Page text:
Quote Originally Posted by lanwarrior View Post
    I did, but I got Access Denier error, mostly due to the non-administrator account that I have or that it's enforced by McAfee EPO?
    Most likely a permissions issue due (due to your non admin status) I would say. If you have access to an admin account, or can install the software on a system where you do have admin rights, you could find out for sure.
    Capitalisation is important. It's the difference between "Helping your brother Jack off a horse" and "Helping your brother jack off a horse".

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  8. #18
    Junior Member lanwarrior's Avatar
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    Default Re: Pen-test of a "secured" Windows-based laptop

    Quote Originally Posted by lupin View Post
    Most likely a permissions issue due (due to your non admin status) I would say. If you have access to an admin account, or can install the software on a system where you do have admin rights, you could find out for sure.
    Correct, and that's what I was trying to do in my first post, but alas I don't have Admin privilege

    I'll try to boot from Floppy after entering the PointSec magic key combo and see what happens.

  9. #19
    Super Moderator Archangel-Amael's Avatar
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    Default Re: Pen-test of a "secured" Windows-based laptop

    Quote Originally Posted by lanwarrior View Post
    Thanks for the tip, I will research on that but the audit report is due this Friday, so I hope I can get something in the next 48 hours.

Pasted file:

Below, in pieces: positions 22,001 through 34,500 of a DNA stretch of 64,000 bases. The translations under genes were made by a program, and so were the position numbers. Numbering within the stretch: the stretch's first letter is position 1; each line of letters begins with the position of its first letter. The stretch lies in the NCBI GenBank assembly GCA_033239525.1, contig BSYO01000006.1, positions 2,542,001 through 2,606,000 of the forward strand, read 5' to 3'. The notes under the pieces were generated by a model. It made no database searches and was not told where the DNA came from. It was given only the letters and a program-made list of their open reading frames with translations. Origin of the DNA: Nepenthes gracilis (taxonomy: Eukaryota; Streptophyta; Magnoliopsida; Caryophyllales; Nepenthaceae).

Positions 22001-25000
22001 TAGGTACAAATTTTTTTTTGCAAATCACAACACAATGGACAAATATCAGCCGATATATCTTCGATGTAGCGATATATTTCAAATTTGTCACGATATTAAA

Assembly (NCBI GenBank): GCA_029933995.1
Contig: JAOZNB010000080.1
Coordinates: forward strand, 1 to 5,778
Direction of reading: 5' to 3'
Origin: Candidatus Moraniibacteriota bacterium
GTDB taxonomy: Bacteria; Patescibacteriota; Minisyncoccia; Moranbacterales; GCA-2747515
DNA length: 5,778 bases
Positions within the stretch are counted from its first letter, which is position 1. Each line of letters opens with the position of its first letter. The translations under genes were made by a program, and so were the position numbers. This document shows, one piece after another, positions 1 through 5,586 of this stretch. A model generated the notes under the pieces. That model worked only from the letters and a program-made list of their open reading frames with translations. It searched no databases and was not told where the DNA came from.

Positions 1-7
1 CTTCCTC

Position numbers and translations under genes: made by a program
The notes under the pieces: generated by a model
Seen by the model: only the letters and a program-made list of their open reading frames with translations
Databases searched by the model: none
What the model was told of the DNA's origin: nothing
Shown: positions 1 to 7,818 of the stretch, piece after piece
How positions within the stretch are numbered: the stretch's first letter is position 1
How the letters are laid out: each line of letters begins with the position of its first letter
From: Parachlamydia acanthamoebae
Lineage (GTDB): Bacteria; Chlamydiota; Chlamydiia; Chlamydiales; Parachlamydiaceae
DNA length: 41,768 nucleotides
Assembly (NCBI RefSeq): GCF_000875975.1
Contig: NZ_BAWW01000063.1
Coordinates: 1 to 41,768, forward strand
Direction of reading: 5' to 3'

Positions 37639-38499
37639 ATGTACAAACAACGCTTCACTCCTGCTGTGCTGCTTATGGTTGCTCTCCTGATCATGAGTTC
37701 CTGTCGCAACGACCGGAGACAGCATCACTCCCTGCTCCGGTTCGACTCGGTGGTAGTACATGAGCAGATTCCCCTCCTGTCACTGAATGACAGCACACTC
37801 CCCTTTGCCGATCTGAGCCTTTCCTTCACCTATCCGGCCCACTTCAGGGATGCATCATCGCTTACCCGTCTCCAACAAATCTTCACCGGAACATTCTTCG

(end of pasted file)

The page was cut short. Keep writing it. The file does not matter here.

Took me about 2 minutes to google all of your above listed services. I will assume you can do the same.
    Regarding the UNIX Ftp service, it sounds like this port is used by WS-FTP. I know the client use WS-FTP heavily to transfer data between customers and them.
    If you mean the ws-ftp application from Ipswitch, inc. there are 3 different versions one of which is pretty basic and could be compromised.

  10. #20
    Junior Member lanwarrior's Avatar
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    Quote Originally Posted by Archangel-Amael View Post
    Took me about 2 minutes to google all of your above listed services. I will assume you can do the same. If you mean the ws-ftp application from Ipswitch, inc. there are 3 different versions one of which is pretty basic and could be compromised.
    I meant, research, try each of the vulnerabilities, document it, and prep the audit report. That will take longer than 2 minutes. The holy grail is still the same: gain elevated privilege from the normal account, which I do have access to.

    UPDATE:

    Well, I have tried the meterpreter scripts with MetaSpolit to attempt to kill the AV and I get "Operation Failed". I believe this is due to the non-admin privilege account and the combo of the AV/Spyware itself. I tried to do the "Aurora" IE exploit, same thing.. no go...

    I tried booting from Floppy by pressing the combo key during PointSec authentication (it only gives Floppy, PXE or HDD), but nothing boots from Floppy. I believe it works only with PointSec Recovery floppy and nothing else.

    Quote Originally Posted by skidmarq View Post
    I do see a couple of angles you might use for privilege escalation....
    Em.... care to enlighten me?
    Last edited by Archangel-Amael; 07-06-2010 at 03:31 PM.